Such temporary associations for mutual convenience soon led to more lasting unions. The Gild took a name to itself, chose a patron saint, and arranged festivals and banquets. The actual meaning of the word gild is a sacrificial feast — convivium was the common translation for it later in Saxony — and this social and festal element was never wanting.

The earlier alderman becomes a regular official; a number of gild brothers form an advisory committee. The gilds undertook the improvement of intercourse between commercial centres, introduced new scales and weights, and developed new codes of commercial usage. They strove for and obtained the monopoly of trade in certain branches, and they formed sub-gilds in far-off places, thus assuring their members of a good reception and of proper protection. Cologne had a gild in London, Groningen had gilds in Cologne and in Utrecht.

In the cities of the twelfth and thirteenth centuries there were thus three factors, the gilds, the city councils, and the lesser or local tradesmen, if we may call them so. The gilds themselves became more and more associations of greater merchants, who in many towns formed a regular oligarchy, securing for their members the chief positions in the city council. They often came into conflict with the other members of the community, but the great struggles between the classes and the masses belong to the history of the fourteenth and fifteenth centuries.

The cities were now proud corporations with a great sense of their own importance, their inhabitants are addressed even in royal charters as “distinguished citizens.” More and more did they strive for freedom and for complete emancipation from the rule of the lords to whose territory they belonged.

By the end of the Hohenstaufen period there were comparatively few of these market cities still remaining under the direct jurisdiction of the crown. They had for the most part been deeded away to great nobles, to bishops and abbots.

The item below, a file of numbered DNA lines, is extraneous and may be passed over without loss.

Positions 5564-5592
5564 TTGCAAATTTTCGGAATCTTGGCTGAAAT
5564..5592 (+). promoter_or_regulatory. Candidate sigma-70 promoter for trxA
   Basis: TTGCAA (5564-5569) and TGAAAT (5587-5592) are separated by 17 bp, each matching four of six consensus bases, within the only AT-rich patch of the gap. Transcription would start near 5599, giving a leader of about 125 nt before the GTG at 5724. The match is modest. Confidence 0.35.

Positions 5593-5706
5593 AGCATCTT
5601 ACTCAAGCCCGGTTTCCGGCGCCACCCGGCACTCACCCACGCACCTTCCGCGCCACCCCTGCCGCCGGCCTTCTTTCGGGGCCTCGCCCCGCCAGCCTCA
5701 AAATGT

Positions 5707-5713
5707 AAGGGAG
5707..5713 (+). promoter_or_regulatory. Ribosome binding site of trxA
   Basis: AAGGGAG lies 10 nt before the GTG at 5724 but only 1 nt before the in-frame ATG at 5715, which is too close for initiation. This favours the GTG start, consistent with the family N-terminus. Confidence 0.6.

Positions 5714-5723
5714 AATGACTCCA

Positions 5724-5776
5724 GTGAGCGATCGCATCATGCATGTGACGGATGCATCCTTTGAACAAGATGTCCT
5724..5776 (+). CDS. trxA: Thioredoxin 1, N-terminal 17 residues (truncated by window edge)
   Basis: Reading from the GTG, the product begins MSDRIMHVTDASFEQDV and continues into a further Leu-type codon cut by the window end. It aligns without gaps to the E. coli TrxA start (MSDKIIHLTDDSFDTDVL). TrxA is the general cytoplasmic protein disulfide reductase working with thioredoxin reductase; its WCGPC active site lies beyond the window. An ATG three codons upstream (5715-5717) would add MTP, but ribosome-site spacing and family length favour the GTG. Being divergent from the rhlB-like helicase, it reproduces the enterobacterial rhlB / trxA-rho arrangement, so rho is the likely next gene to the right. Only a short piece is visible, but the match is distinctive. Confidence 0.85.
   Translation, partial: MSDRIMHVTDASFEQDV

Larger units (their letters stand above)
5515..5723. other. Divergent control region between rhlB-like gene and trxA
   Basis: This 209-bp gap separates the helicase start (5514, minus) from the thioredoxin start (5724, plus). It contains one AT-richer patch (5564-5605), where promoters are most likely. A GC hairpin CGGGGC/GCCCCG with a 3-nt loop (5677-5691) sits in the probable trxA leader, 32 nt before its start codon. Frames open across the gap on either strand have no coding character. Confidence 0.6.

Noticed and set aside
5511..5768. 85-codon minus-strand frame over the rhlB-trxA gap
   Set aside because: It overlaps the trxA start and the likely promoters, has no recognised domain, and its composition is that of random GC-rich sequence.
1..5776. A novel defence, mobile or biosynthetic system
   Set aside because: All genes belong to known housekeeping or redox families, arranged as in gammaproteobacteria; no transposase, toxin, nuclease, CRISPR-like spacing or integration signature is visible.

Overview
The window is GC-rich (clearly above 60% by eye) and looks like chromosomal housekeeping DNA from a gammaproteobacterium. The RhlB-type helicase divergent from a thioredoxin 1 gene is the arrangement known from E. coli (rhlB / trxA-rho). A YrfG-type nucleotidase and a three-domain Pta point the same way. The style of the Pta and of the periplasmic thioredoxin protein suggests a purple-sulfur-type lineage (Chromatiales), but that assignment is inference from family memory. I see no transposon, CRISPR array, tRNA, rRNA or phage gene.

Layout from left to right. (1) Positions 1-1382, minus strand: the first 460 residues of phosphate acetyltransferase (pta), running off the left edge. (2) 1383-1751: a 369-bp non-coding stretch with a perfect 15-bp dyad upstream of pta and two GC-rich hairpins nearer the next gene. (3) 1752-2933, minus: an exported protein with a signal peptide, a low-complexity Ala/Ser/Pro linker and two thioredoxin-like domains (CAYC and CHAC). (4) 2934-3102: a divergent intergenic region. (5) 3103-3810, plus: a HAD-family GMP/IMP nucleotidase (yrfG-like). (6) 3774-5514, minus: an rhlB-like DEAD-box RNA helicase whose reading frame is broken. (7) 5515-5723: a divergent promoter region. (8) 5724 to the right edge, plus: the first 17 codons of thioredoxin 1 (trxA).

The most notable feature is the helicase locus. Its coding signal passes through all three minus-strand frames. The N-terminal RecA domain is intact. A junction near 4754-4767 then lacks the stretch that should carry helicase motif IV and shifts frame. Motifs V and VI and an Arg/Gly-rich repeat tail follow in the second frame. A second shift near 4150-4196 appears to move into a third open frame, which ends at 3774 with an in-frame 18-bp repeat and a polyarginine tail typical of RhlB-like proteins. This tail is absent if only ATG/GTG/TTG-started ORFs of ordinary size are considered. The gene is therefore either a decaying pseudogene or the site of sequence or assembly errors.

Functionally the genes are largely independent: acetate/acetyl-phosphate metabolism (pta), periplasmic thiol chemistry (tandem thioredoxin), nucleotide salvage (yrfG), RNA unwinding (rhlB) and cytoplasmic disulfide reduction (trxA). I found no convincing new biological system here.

It was Otto I. who had commenced making such grants of markets and of the jurisdiction over them; by the time of Henry IV. nine-tenths of the markets were subject in the last instance to members of the clergy.

When the markets developed into regular cities, which they did chiefly in the eleventh century, the princes to whom they had been granted retained their authority, drew their revenues from taxes and judicial fines, coined their own money, and saw to the maintenance of peace.

It was not long, however, before the cities tried to throw off the authority of their lords. Already, under Henry IV. and in his favour, Cologne had risen against the Archbishop Anno; many other cities, too, took the part of the unfortunate king, who rewarded them with grants of tolls and jurisdictions.

Later, as we have seen, the territorial princes, supported by Frederick II., made strenuous efforts to prevent the growing autonomy of the cities; a decree of 1231 categorically forbade them to elect their own authorities. The result was a fiercer conflict than ever; the laws passed were disregarded, and in the end the burghers had their way. The cities gradually became little republics, drew the inhabitants of the surrounding districts under their influence and made leagues and confederations with each other.

In the struggle between the Hohenstaufens and the anti-king, Henry Raspe, the cities played an important part — all the more so as the greater lay princes maintained an unworthy neutrality. Sought after by both parties they drew all the profit possible from the condition of affairs. Frederick II. and Conrad IV. were not chary in promising privileges, and were able to win over Aix, Treves, Augsburg, Worms, Ulm, and many other towns.

The Archbishop of Mayence, on the other hand, gained over for himself his own capital by granting it practical autonomy; the Bishop of Strasburg followed suit, while Cologne accepted favours from the papal as well as the Hohenstaufen side and remained neutral.

The disorders consequent upon the fall of the Hohenstaufens gave the cities an opportunity to complete their emancipation. Already in 1254, as we have seen, it had become possible for an organization like the Rhine Confederation to spring into being and to become for a moment the most important political factor in the land.